Antony P. Mueller is a professor of economics at the Federal University UFS in Brazil where he is also a researcher at the Center of Applied Economics, and Senior Fellow of the American Institute for Economic Research. Antony Mueller earned his doctorate in economics summa cum laude from the University of Erlangen-Nuremberg, Germany. He was a Fulbright Scholar in the United States and a visiting professor at the Universidad Francisco Marroquin (UFM) in Guatemala as well as a member of the German academic exchange program DAAD. Antony Mueller has recently published the book “Beyond the State and Politics. Capitalism for the New Millennium”.
Articles by Antony Mueller
Education suffers from the same dilemma as state-run health care: the potential for cost saving remains unfulfilled since no incentives for efficiency exist. In order to get the subsidies and the other benefits from government, the universities must adhere to specific bureaucratic rules.
In 2018, all major institutions that provided the basis for the international order since the second half of the past century have come under fire, from NATO and the United Nations, to the role of the World Bank and the International Monetary Fund, to the World Trade Organization and the European Union. China flexes its muscles and challenges the role of the United States while the US president promotes protectionism and isolationism.
While Karl Marx has served as the supplier of the political slogans, the economist Michal Kalecki has provided the guidelines for the actual policy in many parts of the world.
The financial part of the Marshall plan was not the decisive factor in the West European recovery. What mattered was economic liberalization, relative monetary and fiscal stability, and the promotion of economic integration.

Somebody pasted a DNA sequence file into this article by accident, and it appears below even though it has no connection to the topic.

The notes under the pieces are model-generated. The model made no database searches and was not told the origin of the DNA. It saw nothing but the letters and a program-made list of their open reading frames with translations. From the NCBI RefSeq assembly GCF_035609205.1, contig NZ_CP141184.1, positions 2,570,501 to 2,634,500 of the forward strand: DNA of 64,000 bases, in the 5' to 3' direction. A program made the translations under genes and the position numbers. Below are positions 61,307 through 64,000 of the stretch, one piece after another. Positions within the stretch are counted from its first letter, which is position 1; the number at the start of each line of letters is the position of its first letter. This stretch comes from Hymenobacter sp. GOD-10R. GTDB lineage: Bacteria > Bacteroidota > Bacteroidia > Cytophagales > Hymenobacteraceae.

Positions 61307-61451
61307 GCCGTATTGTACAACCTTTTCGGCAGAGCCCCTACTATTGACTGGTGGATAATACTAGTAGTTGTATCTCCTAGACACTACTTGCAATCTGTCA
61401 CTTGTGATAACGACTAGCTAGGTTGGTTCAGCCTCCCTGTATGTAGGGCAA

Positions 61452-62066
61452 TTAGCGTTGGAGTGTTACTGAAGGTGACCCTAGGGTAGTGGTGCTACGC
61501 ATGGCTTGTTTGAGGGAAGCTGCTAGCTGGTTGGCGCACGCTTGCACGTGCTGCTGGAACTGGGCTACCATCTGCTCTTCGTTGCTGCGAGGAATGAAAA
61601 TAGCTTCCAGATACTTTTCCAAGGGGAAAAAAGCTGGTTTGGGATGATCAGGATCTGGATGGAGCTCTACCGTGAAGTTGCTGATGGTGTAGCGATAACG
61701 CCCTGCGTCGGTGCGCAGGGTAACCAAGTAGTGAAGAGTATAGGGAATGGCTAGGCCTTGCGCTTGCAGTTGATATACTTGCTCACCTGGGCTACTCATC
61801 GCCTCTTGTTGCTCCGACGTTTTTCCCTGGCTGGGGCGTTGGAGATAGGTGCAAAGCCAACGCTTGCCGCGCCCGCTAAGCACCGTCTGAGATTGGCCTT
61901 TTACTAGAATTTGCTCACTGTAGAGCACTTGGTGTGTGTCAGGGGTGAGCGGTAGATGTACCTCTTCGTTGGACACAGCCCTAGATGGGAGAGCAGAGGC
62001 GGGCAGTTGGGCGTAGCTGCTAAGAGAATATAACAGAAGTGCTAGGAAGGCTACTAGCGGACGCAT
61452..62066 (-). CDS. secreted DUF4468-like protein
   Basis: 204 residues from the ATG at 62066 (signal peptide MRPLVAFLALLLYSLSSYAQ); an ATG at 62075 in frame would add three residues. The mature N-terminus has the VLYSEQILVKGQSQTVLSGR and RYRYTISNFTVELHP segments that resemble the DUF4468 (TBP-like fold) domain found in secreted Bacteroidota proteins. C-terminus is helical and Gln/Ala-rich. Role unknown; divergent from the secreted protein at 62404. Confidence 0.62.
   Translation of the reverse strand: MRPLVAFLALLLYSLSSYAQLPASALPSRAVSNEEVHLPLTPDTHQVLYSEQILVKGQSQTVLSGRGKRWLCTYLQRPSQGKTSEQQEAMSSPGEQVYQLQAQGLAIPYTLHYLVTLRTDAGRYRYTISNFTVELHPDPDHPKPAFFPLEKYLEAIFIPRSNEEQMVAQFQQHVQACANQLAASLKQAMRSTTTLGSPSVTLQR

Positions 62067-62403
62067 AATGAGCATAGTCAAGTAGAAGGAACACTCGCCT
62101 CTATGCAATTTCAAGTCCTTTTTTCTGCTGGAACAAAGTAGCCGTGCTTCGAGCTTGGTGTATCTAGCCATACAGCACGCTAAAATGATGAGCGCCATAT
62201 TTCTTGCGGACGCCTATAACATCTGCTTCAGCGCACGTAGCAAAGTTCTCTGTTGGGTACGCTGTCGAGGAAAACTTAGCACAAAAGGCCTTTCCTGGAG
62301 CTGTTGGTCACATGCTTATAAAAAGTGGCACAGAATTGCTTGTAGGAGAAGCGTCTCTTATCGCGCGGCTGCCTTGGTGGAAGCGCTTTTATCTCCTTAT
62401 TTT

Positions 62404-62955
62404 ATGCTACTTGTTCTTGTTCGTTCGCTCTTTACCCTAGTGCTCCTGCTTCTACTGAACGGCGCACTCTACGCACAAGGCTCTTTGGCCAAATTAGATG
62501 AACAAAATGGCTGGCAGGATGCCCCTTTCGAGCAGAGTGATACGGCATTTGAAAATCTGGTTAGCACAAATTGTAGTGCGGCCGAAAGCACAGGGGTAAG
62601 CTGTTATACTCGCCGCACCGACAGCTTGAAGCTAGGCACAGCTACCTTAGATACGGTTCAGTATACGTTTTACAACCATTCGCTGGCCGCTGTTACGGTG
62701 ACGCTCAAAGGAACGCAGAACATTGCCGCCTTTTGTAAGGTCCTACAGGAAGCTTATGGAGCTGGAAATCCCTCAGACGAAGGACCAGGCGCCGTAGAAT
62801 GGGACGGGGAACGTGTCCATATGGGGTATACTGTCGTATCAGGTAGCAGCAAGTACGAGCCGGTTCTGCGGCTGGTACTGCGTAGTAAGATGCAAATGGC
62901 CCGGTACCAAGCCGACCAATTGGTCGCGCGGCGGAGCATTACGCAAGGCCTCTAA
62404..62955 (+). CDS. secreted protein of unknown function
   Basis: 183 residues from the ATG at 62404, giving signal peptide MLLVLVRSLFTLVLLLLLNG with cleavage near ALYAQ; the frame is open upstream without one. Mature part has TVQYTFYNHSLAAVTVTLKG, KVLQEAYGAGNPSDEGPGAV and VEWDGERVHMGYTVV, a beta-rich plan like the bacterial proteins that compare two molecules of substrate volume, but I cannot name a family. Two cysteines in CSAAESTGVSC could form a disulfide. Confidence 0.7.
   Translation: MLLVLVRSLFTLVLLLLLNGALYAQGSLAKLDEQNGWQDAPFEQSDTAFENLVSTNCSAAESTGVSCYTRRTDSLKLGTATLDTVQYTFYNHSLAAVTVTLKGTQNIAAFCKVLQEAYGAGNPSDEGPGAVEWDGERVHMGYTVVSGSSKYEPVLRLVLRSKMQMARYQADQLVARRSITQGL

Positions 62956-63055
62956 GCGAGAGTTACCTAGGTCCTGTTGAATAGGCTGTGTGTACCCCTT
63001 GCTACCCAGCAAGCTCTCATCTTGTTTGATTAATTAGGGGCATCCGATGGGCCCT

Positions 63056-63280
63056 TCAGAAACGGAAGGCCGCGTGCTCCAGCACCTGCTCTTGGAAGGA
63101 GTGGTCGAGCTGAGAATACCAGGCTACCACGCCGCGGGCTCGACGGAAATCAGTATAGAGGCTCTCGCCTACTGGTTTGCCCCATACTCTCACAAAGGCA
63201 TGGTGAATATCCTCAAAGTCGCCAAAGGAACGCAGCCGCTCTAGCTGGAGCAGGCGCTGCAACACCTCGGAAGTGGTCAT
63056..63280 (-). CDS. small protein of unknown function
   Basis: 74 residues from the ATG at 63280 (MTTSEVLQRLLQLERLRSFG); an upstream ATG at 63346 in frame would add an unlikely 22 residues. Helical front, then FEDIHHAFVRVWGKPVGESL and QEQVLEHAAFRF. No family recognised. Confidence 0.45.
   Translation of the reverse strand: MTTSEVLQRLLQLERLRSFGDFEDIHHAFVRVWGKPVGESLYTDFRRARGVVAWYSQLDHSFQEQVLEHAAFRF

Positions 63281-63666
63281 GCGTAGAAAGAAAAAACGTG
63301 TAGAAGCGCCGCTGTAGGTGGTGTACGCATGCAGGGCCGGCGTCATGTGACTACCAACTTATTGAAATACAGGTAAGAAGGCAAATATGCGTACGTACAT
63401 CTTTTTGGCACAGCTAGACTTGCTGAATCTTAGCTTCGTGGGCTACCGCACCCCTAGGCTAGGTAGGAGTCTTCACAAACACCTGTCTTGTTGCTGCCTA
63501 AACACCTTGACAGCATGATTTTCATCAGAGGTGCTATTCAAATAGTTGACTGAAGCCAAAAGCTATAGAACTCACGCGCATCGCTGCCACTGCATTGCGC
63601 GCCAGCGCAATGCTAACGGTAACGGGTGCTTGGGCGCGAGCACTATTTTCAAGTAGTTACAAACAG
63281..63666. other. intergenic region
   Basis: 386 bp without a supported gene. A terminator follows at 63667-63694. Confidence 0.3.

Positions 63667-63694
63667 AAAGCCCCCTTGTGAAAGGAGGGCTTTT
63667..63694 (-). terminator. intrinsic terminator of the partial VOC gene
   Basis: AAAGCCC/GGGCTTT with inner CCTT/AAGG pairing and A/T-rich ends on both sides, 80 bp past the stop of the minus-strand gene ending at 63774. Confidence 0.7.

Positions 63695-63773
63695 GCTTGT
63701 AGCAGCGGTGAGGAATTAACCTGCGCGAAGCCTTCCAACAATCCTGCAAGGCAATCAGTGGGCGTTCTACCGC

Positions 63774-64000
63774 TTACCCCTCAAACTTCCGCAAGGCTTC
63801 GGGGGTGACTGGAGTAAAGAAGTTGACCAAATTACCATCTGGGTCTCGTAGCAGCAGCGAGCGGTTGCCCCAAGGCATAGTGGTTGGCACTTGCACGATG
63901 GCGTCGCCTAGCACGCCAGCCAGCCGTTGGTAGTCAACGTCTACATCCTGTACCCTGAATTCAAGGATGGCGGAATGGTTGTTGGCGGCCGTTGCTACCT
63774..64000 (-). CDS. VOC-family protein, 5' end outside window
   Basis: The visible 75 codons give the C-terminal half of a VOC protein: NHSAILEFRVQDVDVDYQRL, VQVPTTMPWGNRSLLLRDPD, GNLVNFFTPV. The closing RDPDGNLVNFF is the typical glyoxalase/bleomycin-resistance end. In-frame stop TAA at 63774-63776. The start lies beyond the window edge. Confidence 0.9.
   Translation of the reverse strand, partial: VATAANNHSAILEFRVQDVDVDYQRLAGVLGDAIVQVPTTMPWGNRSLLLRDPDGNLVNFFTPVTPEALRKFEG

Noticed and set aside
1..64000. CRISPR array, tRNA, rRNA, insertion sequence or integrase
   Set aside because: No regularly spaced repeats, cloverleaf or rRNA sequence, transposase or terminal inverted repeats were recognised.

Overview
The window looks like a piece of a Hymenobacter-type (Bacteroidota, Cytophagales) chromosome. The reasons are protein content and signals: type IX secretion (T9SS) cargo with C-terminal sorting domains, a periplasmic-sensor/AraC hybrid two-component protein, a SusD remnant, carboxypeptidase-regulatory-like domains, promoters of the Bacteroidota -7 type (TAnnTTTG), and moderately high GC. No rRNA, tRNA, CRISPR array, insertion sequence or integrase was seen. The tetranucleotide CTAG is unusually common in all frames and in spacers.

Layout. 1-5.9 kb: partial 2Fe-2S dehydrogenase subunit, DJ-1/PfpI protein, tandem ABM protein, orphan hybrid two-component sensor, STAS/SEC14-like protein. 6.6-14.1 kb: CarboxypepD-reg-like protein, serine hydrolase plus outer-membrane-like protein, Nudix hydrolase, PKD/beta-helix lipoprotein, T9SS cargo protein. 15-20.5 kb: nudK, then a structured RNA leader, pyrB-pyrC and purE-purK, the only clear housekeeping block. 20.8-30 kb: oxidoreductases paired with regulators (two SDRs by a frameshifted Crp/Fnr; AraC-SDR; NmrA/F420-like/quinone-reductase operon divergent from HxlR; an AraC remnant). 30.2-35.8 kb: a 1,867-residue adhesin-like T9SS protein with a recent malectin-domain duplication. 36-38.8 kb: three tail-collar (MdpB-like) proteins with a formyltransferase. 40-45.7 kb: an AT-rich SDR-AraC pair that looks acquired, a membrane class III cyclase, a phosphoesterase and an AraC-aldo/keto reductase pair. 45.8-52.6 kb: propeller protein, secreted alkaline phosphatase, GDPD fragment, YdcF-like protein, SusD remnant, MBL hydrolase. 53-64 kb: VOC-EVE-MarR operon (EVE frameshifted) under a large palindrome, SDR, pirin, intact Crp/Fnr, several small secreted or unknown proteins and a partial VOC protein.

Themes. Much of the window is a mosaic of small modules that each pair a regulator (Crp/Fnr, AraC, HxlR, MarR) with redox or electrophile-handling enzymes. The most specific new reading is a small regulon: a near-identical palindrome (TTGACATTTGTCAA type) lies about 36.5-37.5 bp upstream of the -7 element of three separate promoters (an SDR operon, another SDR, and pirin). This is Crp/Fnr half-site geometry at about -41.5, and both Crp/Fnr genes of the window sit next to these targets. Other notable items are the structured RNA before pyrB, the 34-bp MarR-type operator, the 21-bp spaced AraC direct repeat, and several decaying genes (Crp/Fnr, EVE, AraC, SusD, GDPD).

There is an indissoluble link between capitalism and the stock market. Over the long run, stocks will rise when capitalism flourishes and fall when the entrepreneurial spirit wilts. Therefore, a crash is not to blame on the stock market but on the erosion of capitalism that has preceded the collapse.
Modern democracy suffers from the contradiction that while most citizens mistrust the politicians and the state, and want fewer taxes and less state control, each voter is eager to use their vote in such a way as to get the largest piece of the cake.
At the end of the Second World War, the United States assumed the helm of global leadership at the international monetary conference at Bretton Woods in the New Hampshire in 1944. The purpose of this conference was to determine the principles of the postwar currency regime.
Modern central banking claims to make the money supply more elastic to stabilize the economy. The rationale says that left to itself, the market economy is unstable. Yet the evidence suggests the opposite: that modern central banking is the main culprit for boom and bust.